Chile chicuarote (sometimes criollo) comes from the Valley of Mexico, and is grown in the San Gregorio Atlapulco neighborhood of Xochimilco, the floating gardens south of Mexico City. It is used fresh (green/red) or dried in salsas and moles. It’s also the title of a 2020 film directed by Gael García Bernal that portrays two young chicuarotes – the informal name for Xochimilco residents, meaning “pretty spicy” – who go from unsuccessful clowning to armed robbery while riding public transportation.
Chile chilhuacle is a rare chili that grows in Oaxaca, and is used dried. Considered essential in mole negro.
Chile costeño is also from Oaxaca, also used dried in moles and salsas. It adds a fruity flavor.
The chile loco comes from Puebla and is available in the rainy season. It used fresh or dried in salsas, pastes, or roasted and sliced. Picante.
The rare chile tuxta or tusta is from Oaxaca. It is dried and used in traditional recipes.
The small Chiltepin chilies grow throughout Mexico and are used fresh in salsas and aguachile (chili-water), a shrimp dish from northwestern Mexico like ceviche but without the marinating time that “cooks” the fish. Picante.
Güero chilis (güero = blond) are basically the same as banana peppers. They are grown in northern Mexico and used fresh in yellow mole, salsas, and escabeche.
Jalapeño chilies are available everywhere. When jalapeños are smoked, they are called chipotle; the canned version is called chipotles en adobo (sauce). Because it is smoked for less time, the morita chili is a milder type of chipotle. Jalapeños have many fresh uses (salsas, pickled for escabeche), while chipotles are used in stews and moles, among other dishes.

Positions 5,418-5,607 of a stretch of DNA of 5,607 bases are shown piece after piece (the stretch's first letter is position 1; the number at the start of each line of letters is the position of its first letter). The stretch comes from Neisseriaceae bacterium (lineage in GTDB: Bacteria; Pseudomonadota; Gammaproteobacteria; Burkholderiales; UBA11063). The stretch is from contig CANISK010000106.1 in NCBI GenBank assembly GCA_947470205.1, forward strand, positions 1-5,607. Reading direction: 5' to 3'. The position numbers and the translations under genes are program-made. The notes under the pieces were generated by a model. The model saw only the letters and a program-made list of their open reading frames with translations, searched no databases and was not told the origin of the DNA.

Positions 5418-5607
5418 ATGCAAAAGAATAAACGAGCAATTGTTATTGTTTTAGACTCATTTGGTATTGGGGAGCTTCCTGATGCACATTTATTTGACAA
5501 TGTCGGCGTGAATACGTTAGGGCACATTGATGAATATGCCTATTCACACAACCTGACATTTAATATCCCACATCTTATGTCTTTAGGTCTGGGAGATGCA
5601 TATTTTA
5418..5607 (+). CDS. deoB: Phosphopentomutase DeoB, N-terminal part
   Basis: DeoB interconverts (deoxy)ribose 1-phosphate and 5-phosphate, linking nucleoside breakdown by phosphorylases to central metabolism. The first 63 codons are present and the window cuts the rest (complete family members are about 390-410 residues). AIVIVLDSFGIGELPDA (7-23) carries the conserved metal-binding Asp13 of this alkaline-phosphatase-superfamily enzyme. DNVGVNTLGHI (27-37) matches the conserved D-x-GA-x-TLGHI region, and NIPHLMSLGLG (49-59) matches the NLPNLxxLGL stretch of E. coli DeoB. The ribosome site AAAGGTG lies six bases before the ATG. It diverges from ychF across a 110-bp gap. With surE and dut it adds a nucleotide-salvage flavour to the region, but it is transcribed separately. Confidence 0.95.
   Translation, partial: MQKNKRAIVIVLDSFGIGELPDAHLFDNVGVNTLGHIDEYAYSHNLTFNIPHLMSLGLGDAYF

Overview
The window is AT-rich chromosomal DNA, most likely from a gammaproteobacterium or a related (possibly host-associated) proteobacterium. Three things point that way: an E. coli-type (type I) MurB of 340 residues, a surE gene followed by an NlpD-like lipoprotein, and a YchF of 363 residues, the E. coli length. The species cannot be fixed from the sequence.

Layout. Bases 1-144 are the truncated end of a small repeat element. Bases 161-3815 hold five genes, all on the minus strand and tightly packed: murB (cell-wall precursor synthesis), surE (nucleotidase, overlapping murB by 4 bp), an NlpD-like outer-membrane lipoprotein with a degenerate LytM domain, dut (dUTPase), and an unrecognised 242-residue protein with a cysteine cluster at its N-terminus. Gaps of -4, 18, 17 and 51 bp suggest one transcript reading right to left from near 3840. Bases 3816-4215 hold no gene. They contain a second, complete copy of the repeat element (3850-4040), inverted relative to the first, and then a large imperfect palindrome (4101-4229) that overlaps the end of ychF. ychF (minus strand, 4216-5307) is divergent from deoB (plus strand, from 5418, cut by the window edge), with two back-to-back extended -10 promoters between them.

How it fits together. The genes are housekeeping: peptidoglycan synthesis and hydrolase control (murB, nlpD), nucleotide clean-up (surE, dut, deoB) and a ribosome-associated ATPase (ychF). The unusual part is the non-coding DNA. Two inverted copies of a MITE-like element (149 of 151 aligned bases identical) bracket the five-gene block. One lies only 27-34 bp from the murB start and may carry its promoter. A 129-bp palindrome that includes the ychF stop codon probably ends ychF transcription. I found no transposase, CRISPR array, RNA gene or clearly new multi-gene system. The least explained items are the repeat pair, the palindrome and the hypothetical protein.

Manzana chilies come from the state of Michoacán in the Central Mexican Valley. They can be roasted or grilled, and are often used in salsas.
The mirasol chili grows upright – its name means “look at the sun.” Mirasol chilies come from the central Mexican altiplano (plateau). The dried form is called guajillo, a mild, sweetish pepper that adds rich flavor to moles, salsas, and stews.
Pequin chilies come largely from Coahuila and are used dry, mostly in salsas. Of course, the supermarkets all carry shaker bottles of “chili piquin,” sometimes with lime, which is great for sprinkling atop corn, eggs, avocado toast, and tropical fruit.
Poblano chilies are grown, predominantly in the state of Puebla, but are available everywhere; once the fresh poblanos are roasted, they can be stuffed (see above – delicious for chiles en nogada). Smoked poblanos are called ancho chilies, and good in bean dishes and stews. Serrano chilies are widely grown and available across Mexico. They are used fresh, both green and red, especially for salsa. Dried, they’re called chile seco. For more information and fun, check out these sites.
Lila Downs’ fabulous tribute to the chili, Son del Chile Frito. http://www.youtube.com/watch?v=_U1ZuI5rw3U.
- Conabio Poster: https://en.ihuitl.com/fullscreen-page/comp-jlojikxq/8c30da01-6084-4b6d-888b-80ebaafe6435/20.
- Scoville Chart: http://www.titlemax.com/discovery-center/lifestyle/peppers-ranked-by-scoville-heat-units/.
- On bola chilies: http://www.youtube.com/watch?v=9zs-hZ22iyM
- On loca and poblano chilies: http://www.youtube.com/watch?v=7JUdreyC-XU
- On the chicuarote chili: http://www.mexiconewsdaily.com/culture/cdmx-pueblo-chile-chicuarote/?utm_source=jeeng&utm_medium=email&trigger=click.